Your Vibe Attracts Your Tribe

arms bonding closeness daylight

It’s true. What you give to the world, the world gives back to you. It’s a lesson that has practical application in areas of life that go way beyond attracting the “right” friends and acquaintances. It’s also a lesson that has rescued me time and time again, and it’s one that is rooted in authenticity, transparency, and a willingness to put yourself “out there.” What’s funny is that in my case, I kind of went about it completely backwards. A few years into my endeavor with Pediatric Housecalls, I found myself surrounded by a tribe of vibrant, loyal, hard-working, brilliant, and caring providers and families, and only after much introspection and careful analysis (INTJ anyone?), have I realized that it hasn’t been by accident. That whether we realize it or not, the little every-day choices we make, the “vibes” we give off even in the simplest of interactions, add up to what our life’s journey ultimately becomes.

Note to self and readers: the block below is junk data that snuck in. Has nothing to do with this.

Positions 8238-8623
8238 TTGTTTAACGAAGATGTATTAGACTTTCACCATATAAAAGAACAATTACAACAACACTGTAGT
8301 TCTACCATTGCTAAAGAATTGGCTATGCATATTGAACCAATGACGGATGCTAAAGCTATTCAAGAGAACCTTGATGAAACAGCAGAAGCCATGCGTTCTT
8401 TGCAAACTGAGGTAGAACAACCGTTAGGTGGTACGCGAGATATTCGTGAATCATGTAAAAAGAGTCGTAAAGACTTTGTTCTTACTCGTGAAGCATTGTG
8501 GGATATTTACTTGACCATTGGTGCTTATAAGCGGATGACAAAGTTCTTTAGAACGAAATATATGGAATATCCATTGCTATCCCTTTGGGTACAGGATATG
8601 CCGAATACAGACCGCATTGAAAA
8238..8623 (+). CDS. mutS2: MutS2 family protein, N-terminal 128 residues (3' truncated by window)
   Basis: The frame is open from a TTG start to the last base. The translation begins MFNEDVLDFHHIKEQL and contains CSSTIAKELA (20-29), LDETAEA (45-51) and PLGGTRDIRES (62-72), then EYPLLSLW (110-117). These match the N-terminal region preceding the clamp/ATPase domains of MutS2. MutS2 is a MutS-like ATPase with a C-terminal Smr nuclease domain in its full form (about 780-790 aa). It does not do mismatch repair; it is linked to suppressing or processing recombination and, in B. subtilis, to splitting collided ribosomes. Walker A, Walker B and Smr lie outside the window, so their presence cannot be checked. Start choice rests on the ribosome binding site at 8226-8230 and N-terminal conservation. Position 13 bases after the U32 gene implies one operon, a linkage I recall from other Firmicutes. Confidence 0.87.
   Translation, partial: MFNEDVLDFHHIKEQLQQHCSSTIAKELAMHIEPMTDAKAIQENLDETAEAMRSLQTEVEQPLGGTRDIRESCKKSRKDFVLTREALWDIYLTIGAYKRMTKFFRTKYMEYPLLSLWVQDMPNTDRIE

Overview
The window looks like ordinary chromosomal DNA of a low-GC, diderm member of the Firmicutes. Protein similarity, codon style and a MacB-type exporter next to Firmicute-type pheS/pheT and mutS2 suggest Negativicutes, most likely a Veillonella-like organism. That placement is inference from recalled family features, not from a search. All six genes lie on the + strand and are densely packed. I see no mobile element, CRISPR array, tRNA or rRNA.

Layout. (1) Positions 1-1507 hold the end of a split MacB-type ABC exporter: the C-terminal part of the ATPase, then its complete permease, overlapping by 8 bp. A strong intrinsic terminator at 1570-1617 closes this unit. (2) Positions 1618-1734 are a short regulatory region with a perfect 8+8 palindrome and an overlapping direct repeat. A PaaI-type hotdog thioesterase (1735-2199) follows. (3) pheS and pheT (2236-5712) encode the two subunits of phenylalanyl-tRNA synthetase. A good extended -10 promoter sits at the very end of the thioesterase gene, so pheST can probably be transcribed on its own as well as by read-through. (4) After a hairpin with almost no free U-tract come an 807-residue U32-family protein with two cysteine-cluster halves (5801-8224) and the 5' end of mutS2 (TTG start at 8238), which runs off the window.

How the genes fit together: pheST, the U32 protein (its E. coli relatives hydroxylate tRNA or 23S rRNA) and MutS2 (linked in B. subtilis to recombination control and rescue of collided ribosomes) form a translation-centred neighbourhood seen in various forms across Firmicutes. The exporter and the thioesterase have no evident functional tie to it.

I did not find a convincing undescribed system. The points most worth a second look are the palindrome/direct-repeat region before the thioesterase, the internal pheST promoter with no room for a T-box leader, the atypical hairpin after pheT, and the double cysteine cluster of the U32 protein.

What’s that other saying? You gotta to know what you don’t know? For me, there was a heck of a lot I didn’t know about running a business, when I first opened Pediatric Housecalls. When it became clear to me that owning and operating a medical practice required far more than just clinical knowledge, experience, compassion, and a desire to help, I’ll admit that I felt the wind let out of my idealist sails a little bit. Naive or not, the idea that I had to consider the economics of the patient-doctor relationship left me feeling sad, confused, and overwhelmed. Let’s be real. I am so uncomfortable talking about the exchange of money when it comes to running a medical practice, that I don’t even like to use the word money. I just used the word economics instead. (Exact quote 4 lines above: “the economics of the patient-doctor relationship.”) Bless. The obvious point that I discovered pretty quickly into my journey with Pediatric Housecalls (that I had zero training in medical school about how to run a business) precluded the second point (that I had zero desire to deal with that part of it.) So much so, that after returning from a medical mission trip to Guatemala, I secretly wondered if mission work was the direction that I was supposed to go in, instead. The simplicity of serving, without insurance red tape or exchange of money, and the dire needs met with the simplest expressions of care, certainly fills a certain selfish need to feel like a helper, with no strings attached. But as the weeks, months, and years progressed, and Pediatric Housecalls continued to grow and thrive, another new question seemed to repeatedly work its way into my mind, almost like a toddler on a mission to get your attention in the checkout line of the grocery store. And that question was: “Why?” To be sure, this was not a “Why am I called to do this?” question. It was not, “Why do I want to take this on?” Or even “Why does it have to be so complicated?” But it was rather, “Why is Pediatric Housecalls…actually…working?” (Pillar of confidence, huh?!) As Pediatric Housecalls continued to gain traction and serve more and more families, I honestly found myself asking, almost incredulously, “Why is this thing actually working?!” Part of that comes from a place of self-doubt, and let me tell you, nothing on earth prepares you for the kind of self-doubt you face when deciding to challenge the status quo, especially the kind of status quo that can creep into the medical establishment. Part of the “Why is it working?” question, though, also stemmed from the fact that despite all conventional business wisdom, we were succeeding. Surely we weren’t the most skilled in insurance contract negotiations, the most experienced in hiring and managing people, and we certainly didn’t have the backing of either of the two major healthcare systems in our area. We had no advertised hours, I let every team member decide for themselves on a daily basis, if they wanted to work, when they wanted to work, and how often they wanted to work. I rationalized that if I was craving freedom and flexibility as a working doctor-mom, then I was bound and determined to offer that same freedom and flexibility to anyone who was interested in jumping on board with me. Sounds like a stellar business plan, no? Pediatric Housecalls, as it began to grow, was in essence, a practice made up entirely of part-time working mothers, with no set hours, no brick-and-mortar presence, and absolutely zero precedent to pave the way for what we were doing. And yet…It was working. Parents continued to seek us out, and we continued to grow. So, as the weeks turned into years, that little bit of self-doubt continued to constantly chirp in my ear, “Seriously. Why is this working? It’s got to be a fluke. I’m not a business person. How can I possibly grow this practice and make it survive?” If you haven’t read much about the idea of “imposter syndrome”, I encourage you to do so. It’s a fascinating concept, and one that I could certainly be a poster child for. Which, after reading much about it, I wear that badge proudly, as many of the world’s most accomplished persons (statistically, more often women than men), have suffered from this syndrome at some point in their careers. The bigger issue at hand, though, I felt, was not figuring out why that nagging question kept creeping back into my mind. The bigger issue, for me, was figuring out what the heck the answer to that question actually was. Seriously, guys. I needed to understand why Pediatric Housecalls was succeeding as well as it was, despite our unconventional approach to just about every aspect of the business side of running the practice. After thousands of interactions in the homes of thousands of families, I’ve come to believe our success boils down to two very simple things. Neither of which are business concepts. And that delights me. Because simplicity is one of my love languages. And business is not.